-up to one (1) year in county jail or misdemeanor probation.
If the hazing results in death or serious bodily injury, it is a California “wobbler” offense and can be charged as either a misdemeanor or a felony.
As a misdemeanor, “wobbler” hazing is punished as above.
If charged as a felony, hazing can be punished by:
-up to one (1) year in county jail (or formal, supervised probation),
-16 months, or two (2) or three (3) years in California state prison (or felony probation).
In addition, if you participate in any type of hazing, the victim can sue you for damages in civil court.
Defenses to California hazing charges
You did not participate in any hazing
Example: Colin's fraternity requires potential initiates to go on a short hike in the mountains to observe their approach to teamwork. Colin helps pack water and food for the hike, but doesn't otherwise participate.
At the start of the hike, the organizers decide to make the hike considerably longer, and to only give the pledges one bottle of water each, even though it's a very hot day. One of the pledges suffers cardiac arrest during the hike. Because Colin didn't participate in any of the actions that were likely to cause serious bodily injury, he didn't participate in hazing
The activities weren't part of an initiation or pre-initiation
Example: Let's say that in the above example, the hike was an optional team-building exercise for current fraternity members only. Since it wasn't part of an initiation or pre-initiation, it doesn't constitute hazing under Penal Code §245.6.
The initiation wasn't for a student organization
Example: Rick and Sam are pitchers and co-captains of their school's baseball team. They feel threatened by Terrence, a talented freshman pitcher who is trying out for the team.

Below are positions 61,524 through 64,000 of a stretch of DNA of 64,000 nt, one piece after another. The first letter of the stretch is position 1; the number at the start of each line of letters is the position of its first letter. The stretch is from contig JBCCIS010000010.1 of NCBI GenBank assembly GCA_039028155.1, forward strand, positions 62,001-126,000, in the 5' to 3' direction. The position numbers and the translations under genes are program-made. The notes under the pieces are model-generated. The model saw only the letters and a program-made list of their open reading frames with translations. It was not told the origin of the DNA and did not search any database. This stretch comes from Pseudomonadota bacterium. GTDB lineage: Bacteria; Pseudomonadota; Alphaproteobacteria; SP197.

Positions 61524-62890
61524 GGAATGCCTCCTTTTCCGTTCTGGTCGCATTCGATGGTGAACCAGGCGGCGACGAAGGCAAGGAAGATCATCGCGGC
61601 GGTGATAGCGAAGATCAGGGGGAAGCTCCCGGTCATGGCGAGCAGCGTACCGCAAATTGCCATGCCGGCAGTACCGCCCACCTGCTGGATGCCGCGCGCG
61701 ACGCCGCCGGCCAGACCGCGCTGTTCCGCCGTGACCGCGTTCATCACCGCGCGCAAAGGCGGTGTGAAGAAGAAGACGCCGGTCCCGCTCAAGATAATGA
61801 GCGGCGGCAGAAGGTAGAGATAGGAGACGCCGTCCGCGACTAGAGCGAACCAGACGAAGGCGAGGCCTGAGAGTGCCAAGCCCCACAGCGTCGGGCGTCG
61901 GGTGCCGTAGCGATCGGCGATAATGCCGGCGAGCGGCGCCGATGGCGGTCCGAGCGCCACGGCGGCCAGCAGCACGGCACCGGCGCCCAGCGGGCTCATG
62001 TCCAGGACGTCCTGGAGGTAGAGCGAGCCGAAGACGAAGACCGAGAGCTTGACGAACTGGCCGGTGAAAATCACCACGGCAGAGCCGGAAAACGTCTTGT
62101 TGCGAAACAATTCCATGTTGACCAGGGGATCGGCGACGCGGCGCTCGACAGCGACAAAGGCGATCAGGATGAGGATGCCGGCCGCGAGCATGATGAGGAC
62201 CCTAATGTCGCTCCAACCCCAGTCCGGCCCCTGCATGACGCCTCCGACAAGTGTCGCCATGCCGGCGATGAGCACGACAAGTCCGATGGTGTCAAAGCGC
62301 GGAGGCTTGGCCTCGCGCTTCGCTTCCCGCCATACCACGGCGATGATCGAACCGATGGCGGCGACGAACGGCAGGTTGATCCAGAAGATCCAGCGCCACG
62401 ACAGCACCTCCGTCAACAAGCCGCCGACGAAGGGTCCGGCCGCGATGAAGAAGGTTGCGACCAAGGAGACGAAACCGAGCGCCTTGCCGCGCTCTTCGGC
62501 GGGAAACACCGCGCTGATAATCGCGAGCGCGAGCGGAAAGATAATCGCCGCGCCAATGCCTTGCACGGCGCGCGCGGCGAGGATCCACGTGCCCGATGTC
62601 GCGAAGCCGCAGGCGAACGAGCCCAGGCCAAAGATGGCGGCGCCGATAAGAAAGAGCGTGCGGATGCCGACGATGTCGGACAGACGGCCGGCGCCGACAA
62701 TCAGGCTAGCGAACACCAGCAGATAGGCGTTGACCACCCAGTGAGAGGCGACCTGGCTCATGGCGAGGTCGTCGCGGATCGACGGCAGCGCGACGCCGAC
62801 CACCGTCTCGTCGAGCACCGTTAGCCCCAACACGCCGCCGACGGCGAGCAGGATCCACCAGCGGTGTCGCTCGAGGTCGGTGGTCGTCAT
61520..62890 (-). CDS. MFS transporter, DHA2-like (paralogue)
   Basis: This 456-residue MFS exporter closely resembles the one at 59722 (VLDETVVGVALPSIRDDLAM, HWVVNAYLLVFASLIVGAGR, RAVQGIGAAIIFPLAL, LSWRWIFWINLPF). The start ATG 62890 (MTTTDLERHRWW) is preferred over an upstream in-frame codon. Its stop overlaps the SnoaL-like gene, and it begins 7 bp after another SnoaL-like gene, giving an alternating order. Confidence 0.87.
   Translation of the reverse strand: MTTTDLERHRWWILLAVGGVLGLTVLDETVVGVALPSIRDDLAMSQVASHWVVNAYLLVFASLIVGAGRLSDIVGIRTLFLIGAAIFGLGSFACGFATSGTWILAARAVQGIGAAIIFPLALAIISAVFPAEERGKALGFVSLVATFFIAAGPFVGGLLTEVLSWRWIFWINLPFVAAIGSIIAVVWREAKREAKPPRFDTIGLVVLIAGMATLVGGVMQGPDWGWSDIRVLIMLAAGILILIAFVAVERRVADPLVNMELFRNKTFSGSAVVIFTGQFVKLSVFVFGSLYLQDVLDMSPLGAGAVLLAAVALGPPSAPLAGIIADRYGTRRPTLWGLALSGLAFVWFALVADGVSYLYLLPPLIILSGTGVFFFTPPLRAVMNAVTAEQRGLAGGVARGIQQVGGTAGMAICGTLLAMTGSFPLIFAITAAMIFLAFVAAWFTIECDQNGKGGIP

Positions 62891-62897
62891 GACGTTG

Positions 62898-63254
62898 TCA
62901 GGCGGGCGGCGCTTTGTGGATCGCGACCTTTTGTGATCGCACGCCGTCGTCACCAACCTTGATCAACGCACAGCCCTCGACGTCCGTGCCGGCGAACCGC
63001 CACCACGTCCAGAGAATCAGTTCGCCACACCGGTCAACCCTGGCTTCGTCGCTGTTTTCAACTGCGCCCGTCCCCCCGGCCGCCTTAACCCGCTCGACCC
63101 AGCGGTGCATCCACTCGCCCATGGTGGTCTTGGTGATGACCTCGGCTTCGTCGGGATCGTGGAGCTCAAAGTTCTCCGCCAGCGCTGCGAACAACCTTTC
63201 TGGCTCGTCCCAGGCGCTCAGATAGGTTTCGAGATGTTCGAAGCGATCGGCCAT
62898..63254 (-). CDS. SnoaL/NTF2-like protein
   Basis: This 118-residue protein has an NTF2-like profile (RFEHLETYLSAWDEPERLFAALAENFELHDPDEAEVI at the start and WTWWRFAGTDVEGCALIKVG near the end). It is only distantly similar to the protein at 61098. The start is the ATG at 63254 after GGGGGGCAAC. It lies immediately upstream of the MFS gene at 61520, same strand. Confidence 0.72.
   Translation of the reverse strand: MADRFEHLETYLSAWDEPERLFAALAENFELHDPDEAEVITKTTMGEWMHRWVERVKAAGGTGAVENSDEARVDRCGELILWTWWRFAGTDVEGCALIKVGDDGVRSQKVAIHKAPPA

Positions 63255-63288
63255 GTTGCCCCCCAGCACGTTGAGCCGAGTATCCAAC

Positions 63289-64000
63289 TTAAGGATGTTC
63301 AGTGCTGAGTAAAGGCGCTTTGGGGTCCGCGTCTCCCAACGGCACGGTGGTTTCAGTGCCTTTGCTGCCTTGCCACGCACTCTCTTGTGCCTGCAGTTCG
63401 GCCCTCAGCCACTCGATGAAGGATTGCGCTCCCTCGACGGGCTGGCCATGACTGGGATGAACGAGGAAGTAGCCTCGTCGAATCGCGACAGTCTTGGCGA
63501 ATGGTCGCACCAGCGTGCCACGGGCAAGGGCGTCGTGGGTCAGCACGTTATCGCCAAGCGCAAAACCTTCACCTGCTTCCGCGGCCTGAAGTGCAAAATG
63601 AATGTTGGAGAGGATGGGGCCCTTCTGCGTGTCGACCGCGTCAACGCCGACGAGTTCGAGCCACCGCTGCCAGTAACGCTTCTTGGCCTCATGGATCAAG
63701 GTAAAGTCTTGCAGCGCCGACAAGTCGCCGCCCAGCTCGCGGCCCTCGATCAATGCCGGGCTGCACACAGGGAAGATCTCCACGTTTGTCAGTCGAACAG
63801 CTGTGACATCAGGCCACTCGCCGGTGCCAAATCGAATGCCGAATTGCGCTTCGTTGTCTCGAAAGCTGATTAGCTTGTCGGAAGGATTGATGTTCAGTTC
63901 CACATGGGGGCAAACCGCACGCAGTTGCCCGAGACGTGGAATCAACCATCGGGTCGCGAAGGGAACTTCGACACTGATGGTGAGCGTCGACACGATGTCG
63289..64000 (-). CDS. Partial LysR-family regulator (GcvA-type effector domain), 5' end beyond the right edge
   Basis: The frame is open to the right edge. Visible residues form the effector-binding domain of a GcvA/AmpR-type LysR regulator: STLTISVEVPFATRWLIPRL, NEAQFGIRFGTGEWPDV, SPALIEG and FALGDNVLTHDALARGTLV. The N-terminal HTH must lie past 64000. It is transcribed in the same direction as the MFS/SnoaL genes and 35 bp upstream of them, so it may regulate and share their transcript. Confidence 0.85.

One evening after practice, they tell Terrence that if he wants to impress them, he has to complete the Santa Monica Pier's one-mile ocean swim while wearing a one-pound ankle weight on each ankle. Terrence accepts the challenge. While doing the race, he is pulled underwater and nearly drowns.
Rick and Sam are charged with hazing under Penal Code §245.6 PC. But because their challenge to Terrence was personal, and not part of a team initiation, they are not guilty of criminal hazing.
The activities weren't likely to cause serious bodily injury
Example: A fraternity makes each potential member post a video to social media of him taking the ice bucket challenge completely naked on a cold day.
Although physically uncomfortable and potentially embarrassing, the challenge isn't likely to result in serious bodily injury. Therefore, it does not constitute criminal hazing under California Penal Code §245.6
Penal Code 245.6 expressly provides that prosecution for hazing does not prohibit prosecution under any other provision of law.
Other crimes frequently charged in California in connection with hazing include:
Why is it important to fight back against charges of hazing?
If you have been charged with hazing, you could spend time in jail or prison – even if you were ordered to do it or you didn't know you were doing anything wrong.